We value not just their function but their aesthetics, as cars are symbols of success.
We want protection from violent crashes, but fuel economy demands reducing vehicle weight.
Given the impact on the environment, we need to move away from fossil fuels as soon as possible. However, electric vehicles raise infrastructure issues, such as managing battery lifecycles and building charging stations.
In addition, vehicle use varies widely, from urban commuting to outdoor exploration, long-distance deliveries to last-mile trips, and from business travel to family outings.
The European Union thinks we can answer this challenge with a single solution: ban sales of gas-powered cars from 2035 onwards.
Toyota, on the other hand, is taking a set-based approach to the problem. Depending on the vehicle size and the driving distance, they believe the optimal solution will be different. Electric vehicles would be best for small urban commutes; hybrid powertrains would suit medium to large cars for those who commonly travel long distances; and long-distance haulers, such as buses and delivery trucks, would perform best with hydrogen. Consequently, Toyota is working on all three solutions.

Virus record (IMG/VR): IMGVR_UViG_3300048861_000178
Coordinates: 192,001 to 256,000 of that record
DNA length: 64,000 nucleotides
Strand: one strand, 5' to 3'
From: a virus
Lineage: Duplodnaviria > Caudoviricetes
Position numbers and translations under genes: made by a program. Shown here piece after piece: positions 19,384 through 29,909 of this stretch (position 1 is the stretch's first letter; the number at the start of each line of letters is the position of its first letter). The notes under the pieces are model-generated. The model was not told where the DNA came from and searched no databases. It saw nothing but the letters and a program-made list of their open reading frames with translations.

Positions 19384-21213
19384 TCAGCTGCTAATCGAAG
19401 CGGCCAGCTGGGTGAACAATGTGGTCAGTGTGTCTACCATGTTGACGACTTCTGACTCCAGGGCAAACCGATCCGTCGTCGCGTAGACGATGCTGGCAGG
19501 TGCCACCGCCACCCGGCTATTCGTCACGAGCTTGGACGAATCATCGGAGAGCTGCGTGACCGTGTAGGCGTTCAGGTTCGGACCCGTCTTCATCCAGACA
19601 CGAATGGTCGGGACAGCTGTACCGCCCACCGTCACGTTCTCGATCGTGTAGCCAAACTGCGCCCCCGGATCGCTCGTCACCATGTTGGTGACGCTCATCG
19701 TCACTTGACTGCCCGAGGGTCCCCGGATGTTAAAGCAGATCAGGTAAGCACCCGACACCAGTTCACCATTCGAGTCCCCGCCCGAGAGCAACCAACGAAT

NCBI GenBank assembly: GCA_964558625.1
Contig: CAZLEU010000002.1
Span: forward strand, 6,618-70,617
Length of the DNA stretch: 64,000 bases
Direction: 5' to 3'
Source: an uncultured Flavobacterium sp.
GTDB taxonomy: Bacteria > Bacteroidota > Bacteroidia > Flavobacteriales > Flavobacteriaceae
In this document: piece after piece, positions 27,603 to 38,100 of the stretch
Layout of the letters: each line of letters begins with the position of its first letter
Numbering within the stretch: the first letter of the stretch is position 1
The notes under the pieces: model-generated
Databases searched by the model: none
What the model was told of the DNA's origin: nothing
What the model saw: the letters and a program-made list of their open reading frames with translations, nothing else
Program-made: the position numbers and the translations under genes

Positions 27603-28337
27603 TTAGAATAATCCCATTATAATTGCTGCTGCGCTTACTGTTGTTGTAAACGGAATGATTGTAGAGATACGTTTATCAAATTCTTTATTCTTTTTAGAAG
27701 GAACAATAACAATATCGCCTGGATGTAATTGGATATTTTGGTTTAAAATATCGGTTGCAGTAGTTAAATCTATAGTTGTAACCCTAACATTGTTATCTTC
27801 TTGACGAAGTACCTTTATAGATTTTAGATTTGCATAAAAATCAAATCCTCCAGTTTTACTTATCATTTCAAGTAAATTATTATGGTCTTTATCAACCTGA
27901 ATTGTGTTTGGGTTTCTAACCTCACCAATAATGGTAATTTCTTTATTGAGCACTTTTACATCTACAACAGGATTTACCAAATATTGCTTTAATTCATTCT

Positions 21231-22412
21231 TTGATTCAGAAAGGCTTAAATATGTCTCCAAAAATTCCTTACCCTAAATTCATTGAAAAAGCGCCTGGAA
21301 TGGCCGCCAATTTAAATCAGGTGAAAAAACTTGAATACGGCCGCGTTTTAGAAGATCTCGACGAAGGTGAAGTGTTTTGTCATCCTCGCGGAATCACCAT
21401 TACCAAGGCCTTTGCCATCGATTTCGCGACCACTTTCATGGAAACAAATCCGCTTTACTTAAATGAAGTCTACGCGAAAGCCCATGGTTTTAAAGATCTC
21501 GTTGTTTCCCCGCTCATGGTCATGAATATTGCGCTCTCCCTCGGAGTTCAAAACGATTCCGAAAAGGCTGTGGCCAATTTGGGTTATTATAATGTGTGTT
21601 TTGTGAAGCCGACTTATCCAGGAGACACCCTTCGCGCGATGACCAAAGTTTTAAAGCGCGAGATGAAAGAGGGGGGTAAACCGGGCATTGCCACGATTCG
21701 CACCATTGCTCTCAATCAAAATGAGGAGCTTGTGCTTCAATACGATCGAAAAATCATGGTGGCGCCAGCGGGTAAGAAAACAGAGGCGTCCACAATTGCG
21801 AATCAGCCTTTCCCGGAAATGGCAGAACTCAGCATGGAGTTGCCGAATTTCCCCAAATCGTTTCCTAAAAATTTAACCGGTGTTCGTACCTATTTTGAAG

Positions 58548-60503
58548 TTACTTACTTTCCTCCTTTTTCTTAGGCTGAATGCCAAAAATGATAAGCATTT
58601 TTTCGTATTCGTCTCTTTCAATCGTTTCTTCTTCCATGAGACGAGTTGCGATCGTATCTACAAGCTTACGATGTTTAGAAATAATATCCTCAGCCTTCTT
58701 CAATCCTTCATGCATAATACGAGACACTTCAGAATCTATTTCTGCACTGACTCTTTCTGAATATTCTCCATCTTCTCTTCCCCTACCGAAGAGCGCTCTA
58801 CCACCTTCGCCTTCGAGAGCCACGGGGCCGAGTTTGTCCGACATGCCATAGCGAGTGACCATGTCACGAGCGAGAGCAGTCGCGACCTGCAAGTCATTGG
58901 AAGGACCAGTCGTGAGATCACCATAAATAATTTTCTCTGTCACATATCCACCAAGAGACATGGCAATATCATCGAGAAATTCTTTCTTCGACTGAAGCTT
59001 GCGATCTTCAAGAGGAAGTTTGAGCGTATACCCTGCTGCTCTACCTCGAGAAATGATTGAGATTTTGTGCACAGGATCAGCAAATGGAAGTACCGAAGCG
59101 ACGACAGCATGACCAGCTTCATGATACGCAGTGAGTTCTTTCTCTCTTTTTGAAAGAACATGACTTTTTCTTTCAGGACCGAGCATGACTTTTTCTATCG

Toward Sustainable Innovation
Embracing the 17 SDGs as our shared guiding principles and employing the powerful tools of LPPD can guide us toward a more sustainable future. This journey demands a new way of thinking about product development, but the rewards will be a world where prosperity and environmental responsibility go hand in hand. But we need to remember that automation and AI collect data far faster than humans, perform recurrent tasks flawlessly, detect problems humans cannot, and take on heavy burdens. As we test new ways of thinking and adopt these powerful tools, let’s retain our kaizen spirit and scientific thinking. That is what nurtures societal improvement and generates sustainable innovation.
Designing the Future
An Introduction to Lean Product and Process Development.